Anne Browning/Don Ledingham

I was at a dinner recently where people were talking about writers who tried to write from the opposite gender’s perspective, i.e. a man writing as woman or a woman writing as a man.

It reminded me that it will be nearly two years since I created a fictitious blog under the name of Anne Browning entitled the Dominie’s Chronicle 

I wanted to examine how our education system might respond to an outbreak of H5N1 (bird flu) and was particularly interested to find out if the system could maintain itself against a backdrop where the bureaucracy and management structures were destroyed.

Without planning the story I let it unfold in a series of almost daily posts where I imagined myself as a female teacher in Edinburgh – I’d selected a female character as I didn’t want anyone to guess who was behind the project and also to try to explore the situation from a completely different perspective. At its height there were over 300 people a day logging on to follow the story but I eventually ran out of steam .  Looking back I don’t think I carried it off very well – some of the scenarios and actions were dubious to say the least.  Nevertheless, some of the things I explored about shared management, the role of schools in our communities, and trying to think from a woman’s point of view all made quite an impact upon me – even if my writing was a bit “clunky”.

For a three month period in my life I lived another identity and tried to imagine what it would have been like to live under such circumstances

You can perhaps imagine my reaction in April of this year when I opened a newspaper in Hong Kong on my way to New Zealand to find out that the flu pandemic had actually started.  Now that was definitely a case of having too much knowledge!!

4 thoughts on “Anne Browning/Don Ledingham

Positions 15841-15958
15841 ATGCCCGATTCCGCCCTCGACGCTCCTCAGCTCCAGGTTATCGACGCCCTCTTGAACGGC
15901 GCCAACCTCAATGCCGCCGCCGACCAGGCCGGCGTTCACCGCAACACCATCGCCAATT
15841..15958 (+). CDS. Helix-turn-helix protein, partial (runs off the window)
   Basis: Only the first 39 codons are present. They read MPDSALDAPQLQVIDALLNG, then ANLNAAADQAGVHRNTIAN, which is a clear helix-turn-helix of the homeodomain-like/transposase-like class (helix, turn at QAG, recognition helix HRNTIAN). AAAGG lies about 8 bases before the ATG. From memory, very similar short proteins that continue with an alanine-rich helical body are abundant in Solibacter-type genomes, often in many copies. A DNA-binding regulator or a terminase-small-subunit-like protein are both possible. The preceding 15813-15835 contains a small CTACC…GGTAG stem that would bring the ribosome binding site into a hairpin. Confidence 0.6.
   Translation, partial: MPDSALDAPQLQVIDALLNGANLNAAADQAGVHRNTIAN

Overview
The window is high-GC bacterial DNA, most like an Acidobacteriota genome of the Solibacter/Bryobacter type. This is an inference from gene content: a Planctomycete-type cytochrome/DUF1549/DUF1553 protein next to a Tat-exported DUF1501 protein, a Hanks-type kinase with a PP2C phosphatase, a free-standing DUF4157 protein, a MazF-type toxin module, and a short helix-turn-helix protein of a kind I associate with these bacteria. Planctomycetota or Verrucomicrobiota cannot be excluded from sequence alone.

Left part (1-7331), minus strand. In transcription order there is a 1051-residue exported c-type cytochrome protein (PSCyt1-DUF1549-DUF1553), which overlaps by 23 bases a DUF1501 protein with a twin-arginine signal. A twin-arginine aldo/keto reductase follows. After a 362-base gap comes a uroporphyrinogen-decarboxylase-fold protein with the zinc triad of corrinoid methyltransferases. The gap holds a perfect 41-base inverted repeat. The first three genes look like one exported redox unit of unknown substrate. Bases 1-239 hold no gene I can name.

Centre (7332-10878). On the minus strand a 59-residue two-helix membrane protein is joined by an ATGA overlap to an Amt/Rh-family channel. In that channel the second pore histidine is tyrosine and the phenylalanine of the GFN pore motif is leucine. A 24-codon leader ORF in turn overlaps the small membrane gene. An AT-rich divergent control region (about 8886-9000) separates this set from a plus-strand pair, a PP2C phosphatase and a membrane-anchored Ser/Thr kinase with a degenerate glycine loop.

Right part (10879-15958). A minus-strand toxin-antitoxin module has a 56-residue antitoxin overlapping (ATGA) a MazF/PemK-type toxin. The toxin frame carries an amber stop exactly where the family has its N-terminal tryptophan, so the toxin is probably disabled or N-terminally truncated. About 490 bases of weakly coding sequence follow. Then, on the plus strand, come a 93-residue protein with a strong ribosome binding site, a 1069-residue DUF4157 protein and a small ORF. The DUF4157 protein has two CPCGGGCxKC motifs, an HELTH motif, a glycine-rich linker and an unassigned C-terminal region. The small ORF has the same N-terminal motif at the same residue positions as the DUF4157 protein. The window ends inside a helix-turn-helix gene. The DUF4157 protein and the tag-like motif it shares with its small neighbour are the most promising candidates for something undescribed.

1. I used to be one of the 300 followers! One of the first blogs I ever followed. Always thought it was well written and thought provoking. Your post today takes me back!

  2. Well, you had me fooled! I recall the first time I became aware of cross-gender writing – a short story on the radio by Cynthia Rogerson, from the point of view of a father whose daughter has gone missing. I was really surprise when the credits rolled at the end of the reading. Can I ask, what steps did you take to ensure the depiction of the chosen gender, and how did it feel?

  3. I’d never have guessed that was you! And strange to say, I was thinking only last week that the story was never resolved

    Do you think it is a gender-stereotypical trait that as I began to understand that the story was becoming an exploration of alternative school structures, I was less motivated to look in every day? Though I still did keep an eye on it, it became for me, less personal, more theoretical and therefore less urgent.

    I’m not surprised you ran out of steam though. I thought when I was reading it that it demanded a fair degree of commitment to keep it up, especially if the author was working full time as it seemed.

    Thanks for providing food for thought as usual 🙂


  4. Thanks folks. I’m not sure if I carried off thinking/writing as a woman but it certainly put me in a place I’d never been before.

    Alan, I’m not sure what you mean by steps?

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